This is a truth the recognition of which will keep the children and servants of God from being "puffed up, for the one against the other." The reference of the Apostle was to the foolish pride which some were manifesting in himself, others in Apollos, and so on. He did not deny the importance of that in his ministry, or that in the ministry of Apollos, in which they were boasting. He reminded them that in every case they had received as a gift that which had helped them. And this was as true in the case of one as of the other, in that of Apollos, as of himself. Pride, therefore, was entirely out of place. Instead, there should have been gratitude, and recognition of the value of the gifts bestowed upon others, which probably they had not shared. The application of the principle was to the teachers as well as to the taught. Paul had nothing of his own, neither had Apollos. What they had ministered, they had received. Therefore they were, as he had already said, "ministers of Christ, and stewards of the mysteries of God"; and in their ministry, as administering the estate of the mysteries, there could be no place for pride. All this is of the widest possible application to Christian life and service. The gifts by which we serve, and the gifts which we receive through the service of others, are all gifts of God. We do not create them, we receive them. We may do so thankfully, joyfully, but there is neither place nor time for pride; and when we allow it to gain ascendancy, we are frustrating the grace which bestows, and is bestowed.
Put away the wicked man from among yourselves.
1 Corinthians 5:13
This was the Apostle's final word in dealing with a specific case in the Corinthian Church. One of the members of that church had been guilty of the most flagrant wrongdoing, and no discipline had been exercised by the Church. Indeed incredible as it seems, it nevertheless appears that in some way they were glorying in the matter. It is incredible that they were glorying in the sin. It is more likely that they were glorying in the lack of discipline, probably thinking of it as toleration. It was against this attitude of the Church that Paul protested. Within its borders, no disintegrating leaven must be permitted to remain. The life of the Church is a perpetual Passover Feast, and it must be maintained in sincerity and truth. This is a subject of supreme importance. The Church of God is always weakened when it lacks the power to maintain its purity. Toleration of evil in any form within the fellowship of those whose one business it is, individually and collectively, to reveal the Lord to men, must be of the nature of treachery. Yet it should be remembered that discipline should ever be exercised in the spirit of love. Its purpose is not only the purity of the Church; it is also the saving of the one disciplined. If in his apostolic authority Paul charged them to exclude the sinning man from fellowship, it was in order that his spirit might be saved in the day of the Lord Jesus. This harmonizes with the teaching of the Lord Himself, Who showed that the purpose of discipline was that of gaining our brother. (See Matthew 18.)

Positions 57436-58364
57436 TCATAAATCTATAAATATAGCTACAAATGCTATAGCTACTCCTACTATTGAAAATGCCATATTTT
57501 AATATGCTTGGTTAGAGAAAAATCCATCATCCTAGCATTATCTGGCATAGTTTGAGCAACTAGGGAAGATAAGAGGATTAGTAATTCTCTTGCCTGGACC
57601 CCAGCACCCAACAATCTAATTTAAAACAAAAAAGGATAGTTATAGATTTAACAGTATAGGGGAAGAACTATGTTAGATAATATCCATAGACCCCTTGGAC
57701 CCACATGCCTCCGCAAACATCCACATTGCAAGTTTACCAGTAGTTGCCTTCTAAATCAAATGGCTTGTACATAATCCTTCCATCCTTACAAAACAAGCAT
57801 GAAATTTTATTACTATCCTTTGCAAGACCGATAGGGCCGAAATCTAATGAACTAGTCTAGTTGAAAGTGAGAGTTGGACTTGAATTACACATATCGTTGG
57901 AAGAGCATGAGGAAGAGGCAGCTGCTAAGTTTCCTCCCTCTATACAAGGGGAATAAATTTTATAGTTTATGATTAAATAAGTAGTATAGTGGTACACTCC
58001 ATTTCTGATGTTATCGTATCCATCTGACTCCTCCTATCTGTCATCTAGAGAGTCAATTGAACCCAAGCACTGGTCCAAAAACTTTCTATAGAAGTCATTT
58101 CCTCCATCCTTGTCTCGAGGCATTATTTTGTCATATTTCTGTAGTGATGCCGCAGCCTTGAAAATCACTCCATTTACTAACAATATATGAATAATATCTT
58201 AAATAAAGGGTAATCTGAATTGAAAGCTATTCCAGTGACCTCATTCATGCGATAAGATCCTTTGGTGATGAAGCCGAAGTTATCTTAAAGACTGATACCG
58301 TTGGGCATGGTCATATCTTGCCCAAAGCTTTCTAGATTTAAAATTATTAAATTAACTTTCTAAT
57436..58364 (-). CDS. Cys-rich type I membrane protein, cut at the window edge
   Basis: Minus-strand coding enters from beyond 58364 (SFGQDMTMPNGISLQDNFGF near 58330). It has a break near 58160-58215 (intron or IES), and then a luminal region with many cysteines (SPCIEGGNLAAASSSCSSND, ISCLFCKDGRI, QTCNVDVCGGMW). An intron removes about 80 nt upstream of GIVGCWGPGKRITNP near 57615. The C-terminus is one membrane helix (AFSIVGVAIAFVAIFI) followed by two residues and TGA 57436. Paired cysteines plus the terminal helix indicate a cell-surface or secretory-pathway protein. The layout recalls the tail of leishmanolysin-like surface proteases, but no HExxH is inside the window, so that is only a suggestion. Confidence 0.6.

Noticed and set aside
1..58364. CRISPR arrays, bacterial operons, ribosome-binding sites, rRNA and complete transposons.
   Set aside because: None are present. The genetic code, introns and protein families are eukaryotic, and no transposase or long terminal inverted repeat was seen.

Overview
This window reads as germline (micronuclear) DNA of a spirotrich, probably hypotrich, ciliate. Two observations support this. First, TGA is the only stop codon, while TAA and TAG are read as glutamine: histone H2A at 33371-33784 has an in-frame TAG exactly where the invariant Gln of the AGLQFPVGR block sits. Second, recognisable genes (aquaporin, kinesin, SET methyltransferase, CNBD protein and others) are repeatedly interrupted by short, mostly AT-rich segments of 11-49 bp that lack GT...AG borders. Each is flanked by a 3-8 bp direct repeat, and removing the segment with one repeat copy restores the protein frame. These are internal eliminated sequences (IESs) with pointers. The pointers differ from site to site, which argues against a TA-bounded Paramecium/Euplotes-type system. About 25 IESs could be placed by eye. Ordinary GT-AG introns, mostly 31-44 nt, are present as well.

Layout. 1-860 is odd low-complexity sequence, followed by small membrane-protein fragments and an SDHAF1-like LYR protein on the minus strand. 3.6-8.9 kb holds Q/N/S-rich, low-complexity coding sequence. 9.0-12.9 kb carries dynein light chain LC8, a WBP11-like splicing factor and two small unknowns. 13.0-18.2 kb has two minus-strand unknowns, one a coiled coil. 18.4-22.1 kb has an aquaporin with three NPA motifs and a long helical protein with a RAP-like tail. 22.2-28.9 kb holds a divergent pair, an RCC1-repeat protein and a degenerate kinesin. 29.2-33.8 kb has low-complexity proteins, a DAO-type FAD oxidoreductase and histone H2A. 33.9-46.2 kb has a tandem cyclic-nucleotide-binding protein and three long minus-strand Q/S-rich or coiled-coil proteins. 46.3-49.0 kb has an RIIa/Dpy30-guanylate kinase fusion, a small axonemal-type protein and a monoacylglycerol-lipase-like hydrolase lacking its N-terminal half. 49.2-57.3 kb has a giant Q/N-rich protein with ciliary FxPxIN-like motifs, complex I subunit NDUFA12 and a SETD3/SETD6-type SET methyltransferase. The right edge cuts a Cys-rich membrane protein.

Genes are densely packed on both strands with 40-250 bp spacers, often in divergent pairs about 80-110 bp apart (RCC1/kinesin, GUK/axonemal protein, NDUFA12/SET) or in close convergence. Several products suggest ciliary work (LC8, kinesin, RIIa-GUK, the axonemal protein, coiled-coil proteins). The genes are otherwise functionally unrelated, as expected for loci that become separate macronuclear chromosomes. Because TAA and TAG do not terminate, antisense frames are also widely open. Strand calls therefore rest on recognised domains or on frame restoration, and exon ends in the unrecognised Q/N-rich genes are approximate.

Is it so, that there cannot be found among you one wise man?
1 Corinthians 6:5
There was in this question a note of definite, if gentle, sarcasm. Some members of the church in Corinth were engaged in litigation, and taking their cases before the courts of the city. This, according to the mind of the Apostle, was wrong. All such disputes among the saints should be settled before a court of saints. Where it was not so, there was cause for shame. "Is it so," said the Apostle, "that there cannot be found among you one wise man?" Much is involved in this question, and the view of the Church which it postulates. It is questionable whether the Church has ever risen to the height of his conception in actual practice. The Church is here viewed as being a society, a house-hold, self-contained; having the power and right to deal with all matters arising within itself; having no need to seek guidance or direction from those beyond its own borders; and consequently lowering the standard of her life, and weakening the power of her testimony, when she allows any interference with the affairs of her own members from those outside her fellowship. In cases in which the principles and practices of righteousness have to be maintained as between members of the Church, and those who are outside its borders, it is right and necessary to appeal to civil courts, as Paul himself did more than, once. But the relationship between Christians in Christ is so close, so wide, that there can be no dispute or difficulty that cannot be adjusted by the Church itself in His wisdom and in His grace.
Let each man, wherein he was called, therein abide with God.
1 Corinthians 7:24